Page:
As far back as I can remember – which translates to last year – the music review page has featured mostly rock and other popular music CDs. This time, we thought we’d change things up a bit and bring a little culture with a nice old-fashioned musical and a review of the critically acclaimed soundtrack to the Broadway play “Footloose.”
The Broadway play was adapted from the 1984 movie, “Footloose” starring Kevin Bacon. It opened on Broadway in 1998 and starred Jeremy Kushnier as the lead, Ren McCormack. The story follows Ren’s move from Chicago to the small town of Bomont where dancing is outlawed.
The Broadway play was nominated for four Tony awards, Best Original Score, Best Book of a Musical, Best Performance by a Leading Actress in a Musical and Best Choreography.
Despite the fact that the show is not on Broadway anymore, the soundtrack still lives on with its lyrics by Dean Pitchford and music by Tom Snow.
I recently saw the play performed at the Trump Plaza in Atlantic City for Broadway on the Boardwalk and, having never seen the play before, I was struck by the musical numbers, all featured on the original Broadway cast CD.
The CD opens with the first track, “Footloose/On any Sunday.” It is an upbeat track about work and life in general. Many people have probably heard the main lyrics, which state, “Been working so hard/I’m punching my card/Eight hours for what?/Oh tell me what I got.” The song continues with its anthem to less work and more fun, something everyone would love.
It’s the perfect song to dance to with its rock and roll beat before the song begins its transition to a more pop-oriented tune as Ren moves to Bomont and spends his first Sunday there in church with the rest of the town.
Probably my favorite track is number four, “Somebody’s Eyes,” in which the girls inform Ren that the town is so small that all secrets get around. With its very even drumbeats and low melodies, it maintains somewhat of an eerie feel. Probably the creepiest words are “You’ve got no disguise/From somebody’s eyes.” Take some time to think about that and how hard it would be to accept that somebody is always watching.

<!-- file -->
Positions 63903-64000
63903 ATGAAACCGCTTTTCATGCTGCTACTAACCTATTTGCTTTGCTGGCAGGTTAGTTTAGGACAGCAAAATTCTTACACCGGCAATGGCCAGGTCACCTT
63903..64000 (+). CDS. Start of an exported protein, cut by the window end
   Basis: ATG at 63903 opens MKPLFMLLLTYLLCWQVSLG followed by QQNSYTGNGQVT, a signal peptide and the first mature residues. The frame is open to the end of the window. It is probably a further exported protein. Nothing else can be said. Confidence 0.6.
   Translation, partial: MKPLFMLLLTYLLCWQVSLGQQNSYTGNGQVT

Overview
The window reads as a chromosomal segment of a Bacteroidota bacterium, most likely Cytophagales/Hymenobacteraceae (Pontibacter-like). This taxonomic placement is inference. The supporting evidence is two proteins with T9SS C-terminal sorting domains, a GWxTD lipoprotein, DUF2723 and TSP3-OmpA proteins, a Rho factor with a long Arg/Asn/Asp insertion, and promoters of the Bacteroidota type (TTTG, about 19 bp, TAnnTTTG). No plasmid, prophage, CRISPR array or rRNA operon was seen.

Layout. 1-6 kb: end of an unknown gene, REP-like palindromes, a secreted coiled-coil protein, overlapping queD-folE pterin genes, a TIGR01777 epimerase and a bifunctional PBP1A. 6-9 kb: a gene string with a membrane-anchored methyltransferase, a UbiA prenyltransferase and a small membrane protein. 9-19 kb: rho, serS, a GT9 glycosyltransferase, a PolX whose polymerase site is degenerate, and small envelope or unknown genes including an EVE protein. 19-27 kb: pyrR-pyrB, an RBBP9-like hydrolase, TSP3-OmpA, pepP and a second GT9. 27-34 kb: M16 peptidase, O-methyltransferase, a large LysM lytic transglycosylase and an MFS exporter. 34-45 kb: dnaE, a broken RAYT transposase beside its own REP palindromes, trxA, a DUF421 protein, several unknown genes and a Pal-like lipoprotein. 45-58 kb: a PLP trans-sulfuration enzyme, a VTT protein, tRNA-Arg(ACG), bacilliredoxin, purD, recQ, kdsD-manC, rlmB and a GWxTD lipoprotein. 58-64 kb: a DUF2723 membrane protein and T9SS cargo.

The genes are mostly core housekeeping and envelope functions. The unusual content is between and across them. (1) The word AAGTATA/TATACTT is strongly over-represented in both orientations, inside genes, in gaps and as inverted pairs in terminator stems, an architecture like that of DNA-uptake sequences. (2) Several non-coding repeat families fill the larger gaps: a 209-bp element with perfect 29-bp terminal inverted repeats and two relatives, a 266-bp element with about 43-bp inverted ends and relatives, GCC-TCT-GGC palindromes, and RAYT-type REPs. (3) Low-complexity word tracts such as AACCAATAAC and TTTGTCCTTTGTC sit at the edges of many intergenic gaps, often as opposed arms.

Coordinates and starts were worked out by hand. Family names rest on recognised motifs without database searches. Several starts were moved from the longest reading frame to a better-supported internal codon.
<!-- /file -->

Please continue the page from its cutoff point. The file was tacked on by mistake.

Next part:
And this musical is not complete without its very own song for the women, “Holding Out for a Hero.” This song, which was not actually written for the play, is sung by the female leads and is a very catchy piece about looking for that perfect guy. As the lyrics say, “Somewhere after midnight … /Somewhere just beyond my reach/There’s someone reaching back for me.” The words and music just make you want to get up and dance with that special guy or girl (provided, of course, he or she has been found).
The soundtrack is filled with mostly up-tempo beats with a few songs reaching out to the spiritual side of its listeners as the Reverend, who has a great deal of power in the town of Bomont, sings softly about trying to raise his daughter right.
The CD boasts a beautiful love song, “Almost Paradise,” which also was not written specifically for the play. Its soft melody is the perfect fit for the two main characters to declare their love. It uses the soft sounds of the piano and the triangle to create a romantic atmosphere for the characters and the listener.
Another gem is the hilarious “Mama says (You can’t back down).” In it, Ren’s friend convinces him to go through with the plan to bring back dancing by providing advice he heard from his mother. Who hasn’t heard the advice, “Don’t use a toaster while standing in the shower” or “Don’t hold your breath for longer than an hour?”
The character sings in a western accent and the instruments, including a piano, give the song a real saloon-like feel. Of course, watching the actor sing it while wearing a cowboy hat, jeans and a flannel shirt can help add to this perspective.
All in all, this CD is definitely worth buying although I do recommend seeing the play first. There is a great deal of spoken exposition throughout the songs, but they make more sense once you know the story. The CD booklet does provide a full synopsis, so those who have not seen the play but want the music can follow that.
The CD has a wonderful mix of ballads and up-tempo beats telling the story of a young man who decides to help his new town by bringing back dancing. And, as they say in the title song, “Tonight I gotta cut loose/Footloose!”
Q Records, 1998